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Workers Comp Spondylolysis

Insurance companies usually argue that spondylolysis is not work-related and they deny coverage under workers compensation.  Its not that clear cut and can in fact be work-related.  Spondylolysis happens when a crack forms in the bony ring on the back of the spinal column. Most commonly, this occurs in the low back. In this condition, the bone that protects the spinal cord fractures as a result of excessive or repeated strain. The area affected is called the pars interarticularis, so doctors sometimes refer to this condition as a pars defect.

Spondylolysis is thought to be caused by repeated strains that damage the lower spine over time. The repeated strains can eventually lead to an overuse injury in the pars interarticularis. This could come from physical job duties over time.

The vertebra initially responds to the abnormal strain by adding new bone cells around the injured area. But if the injuries happen faster than the body can keep up with needed repairs, a crack may form in the weakened bone. This is called a stress fracture. This type of fracture occurs in the pars, the area of bony ring between the pedicle and lamina.

The crack may affect only one side of the bony ring. However, it is equally common for the defect to occur on both sides. When this happens, the vertebra is no longer held firmly in place by the facet joints on the back of the ring. As a result, the vertebra is free to slip forward over the one below. This slippage, which is closely related to spondylolysis, is called spondylolisthesis.

People with spondylolysis may feel pain and stiffness in the center of the low back. Bending fully backward increases pain. Symptoms typically get worse with activity and go away with rest. Doctors refer to this type of back pain as mechanical pain because it most likely comes from excess movement between the vertebrae.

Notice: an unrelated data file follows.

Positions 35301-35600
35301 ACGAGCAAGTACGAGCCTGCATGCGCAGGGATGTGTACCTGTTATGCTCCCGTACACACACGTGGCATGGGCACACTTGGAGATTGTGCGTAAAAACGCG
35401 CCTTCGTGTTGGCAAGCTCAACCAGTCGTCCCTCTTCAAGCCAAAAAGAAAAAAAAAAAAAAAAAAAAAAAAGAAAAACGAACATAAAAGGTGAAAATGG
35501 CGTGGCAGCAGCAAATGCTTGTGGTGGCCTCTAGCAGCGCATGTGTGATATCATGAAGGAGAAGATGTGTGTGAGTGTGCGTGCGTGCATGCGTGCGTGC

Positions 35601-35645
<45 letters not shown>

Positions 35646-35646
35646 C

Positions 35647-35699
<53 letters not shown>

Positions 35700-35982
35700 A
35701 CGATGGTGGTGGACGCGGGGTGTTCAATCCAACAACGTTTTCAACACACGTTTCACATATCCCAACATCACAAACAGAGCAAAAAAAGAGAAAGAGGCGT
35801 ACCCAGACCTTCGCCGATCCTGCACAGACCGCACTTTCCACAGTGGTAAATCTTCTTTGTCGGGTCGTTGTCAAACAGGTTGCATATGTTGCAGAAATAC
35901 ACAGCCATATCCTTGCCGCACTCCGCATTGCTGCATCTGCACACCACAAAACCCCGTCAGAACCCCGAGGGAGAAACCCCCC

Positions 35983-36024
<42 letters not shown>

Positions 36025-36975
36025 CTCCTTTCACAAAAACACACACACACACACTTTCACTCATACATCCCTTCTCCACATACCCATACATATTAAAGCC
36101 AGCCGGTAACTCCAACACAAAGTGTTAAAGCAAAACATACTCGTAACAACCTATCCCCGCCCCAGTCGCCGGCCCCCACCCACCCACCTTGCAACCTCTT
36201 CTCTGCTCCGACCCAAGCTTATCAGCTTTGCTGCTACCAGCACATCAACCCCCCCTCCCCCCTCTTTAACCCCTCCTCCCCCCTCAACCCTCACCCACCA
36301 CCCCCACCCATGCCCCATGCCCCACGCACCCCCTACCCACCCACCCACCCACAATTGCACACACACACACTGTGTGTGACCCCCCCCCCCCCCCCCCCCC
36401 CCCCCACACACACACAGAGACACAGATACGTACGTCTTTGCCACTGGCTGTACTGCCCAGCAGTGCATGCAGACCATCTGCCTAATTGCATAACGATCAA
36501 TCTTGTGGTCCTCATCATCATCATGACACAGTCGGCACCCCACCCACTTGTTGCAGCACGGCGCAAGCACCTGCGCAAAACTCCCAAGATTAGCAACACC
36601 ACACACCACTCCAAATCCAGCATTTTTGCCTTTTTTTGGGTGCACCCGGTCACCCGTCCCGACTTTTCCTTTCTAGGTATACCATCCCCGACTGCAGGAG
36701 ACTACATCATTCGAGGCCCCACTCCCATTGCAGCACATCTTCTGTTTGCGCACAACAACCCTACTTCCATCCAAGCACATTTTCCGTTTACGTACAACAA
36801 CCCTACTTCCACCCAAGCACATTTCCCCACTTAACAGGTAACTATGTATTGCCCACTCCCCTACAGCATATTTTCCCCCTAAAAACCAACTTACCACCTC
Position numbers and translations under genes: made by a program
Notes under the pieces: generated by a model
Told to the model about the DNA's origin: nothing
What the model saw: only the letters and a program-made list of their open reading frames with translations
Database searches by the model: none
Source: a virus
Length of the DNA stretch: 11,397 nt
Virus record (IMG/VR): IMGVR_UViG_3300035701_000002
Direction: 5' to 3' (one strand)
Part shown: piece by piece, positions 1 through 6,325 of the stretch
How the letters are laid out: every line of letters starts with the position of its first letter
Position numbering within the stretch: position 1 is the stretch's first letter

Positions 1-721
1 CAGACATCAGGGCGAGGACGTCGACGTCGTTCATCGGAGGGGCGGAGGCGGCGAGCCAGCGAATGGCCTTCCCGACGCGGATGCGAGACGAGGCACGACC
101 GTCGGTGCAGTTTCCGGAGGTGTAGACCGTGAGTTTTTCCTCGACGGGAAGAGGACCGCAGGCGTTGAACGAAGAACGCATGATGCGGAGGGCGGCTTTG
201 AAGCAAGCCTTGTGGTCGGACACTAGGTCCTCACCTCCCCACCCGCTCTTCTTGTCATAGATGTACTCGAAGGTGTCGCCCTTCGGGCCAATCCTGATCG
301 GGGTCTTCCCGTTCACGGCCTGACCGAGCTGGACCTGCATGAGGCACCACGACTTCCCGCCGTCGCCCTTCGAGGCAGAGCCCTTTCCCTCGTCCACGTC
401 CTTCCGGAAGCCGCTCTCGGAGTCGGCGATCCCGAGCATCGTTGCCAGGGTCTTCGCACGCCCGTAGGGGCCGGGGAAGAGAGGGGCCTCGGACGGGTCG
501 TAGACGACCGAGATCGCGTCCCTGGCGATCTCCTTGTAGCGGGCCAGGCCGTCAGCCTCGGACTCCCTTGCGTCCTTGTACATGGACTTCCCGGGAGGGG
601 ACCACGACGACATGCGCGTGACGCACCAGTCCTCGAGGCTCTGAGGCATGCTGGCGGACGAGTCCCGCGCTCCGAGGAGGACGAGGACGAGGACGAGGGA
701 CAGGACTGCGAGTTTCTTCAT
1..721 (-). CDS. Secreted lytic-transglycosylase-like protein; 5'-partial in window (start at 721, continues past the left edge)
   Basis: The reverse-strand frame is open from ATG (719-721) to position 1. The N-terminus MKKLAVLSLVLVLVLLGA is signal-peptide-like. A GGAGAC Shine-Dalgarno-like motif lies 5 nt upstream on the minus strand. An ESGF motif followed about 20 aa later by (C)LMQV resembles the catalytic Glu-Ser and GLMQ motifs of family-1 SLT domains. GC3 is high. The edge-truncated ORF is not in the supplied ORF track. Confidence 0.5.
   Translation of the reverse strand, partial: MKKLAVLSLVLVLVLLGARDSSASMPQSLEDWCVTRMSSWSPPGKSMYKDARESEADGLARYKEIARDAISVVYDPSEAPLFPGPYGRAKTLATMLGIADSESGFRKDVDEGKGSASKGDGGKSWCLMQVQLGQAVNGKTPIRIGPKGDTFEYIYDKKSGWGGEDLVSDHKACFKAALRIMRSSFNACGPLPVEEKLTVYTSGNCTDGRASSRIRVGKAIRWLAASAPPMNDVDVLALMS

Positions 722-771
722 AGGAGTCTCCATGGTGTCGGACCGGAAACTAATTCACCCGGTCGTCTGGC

Individuals may eventually experience pain that radiates down one or both legs. This pain may come from pressure and irritation on the nerves that exit the spinal canal near the fracture. When nerve pressure in the low back causes leg pain, doctors refer it as neurogenic pain.

Recommended treatment often includes rest, possibly a brace and physical therapy. Surgery is a last resort consisting of laminectomy or fusion. If there are work-related permanent restrictions due to the spondylolysis, it could result in loss of earning capacity or vocational retraining workers compensation benefits.

At McCormick Law Office in Milwaukee, Wisconsin our attorneys have successfully obtained benefits for work-related spondylolysis, but every case is different. To win there must be a traumatic injury or job duties consistent with spondylolysis and expert medical opinion.

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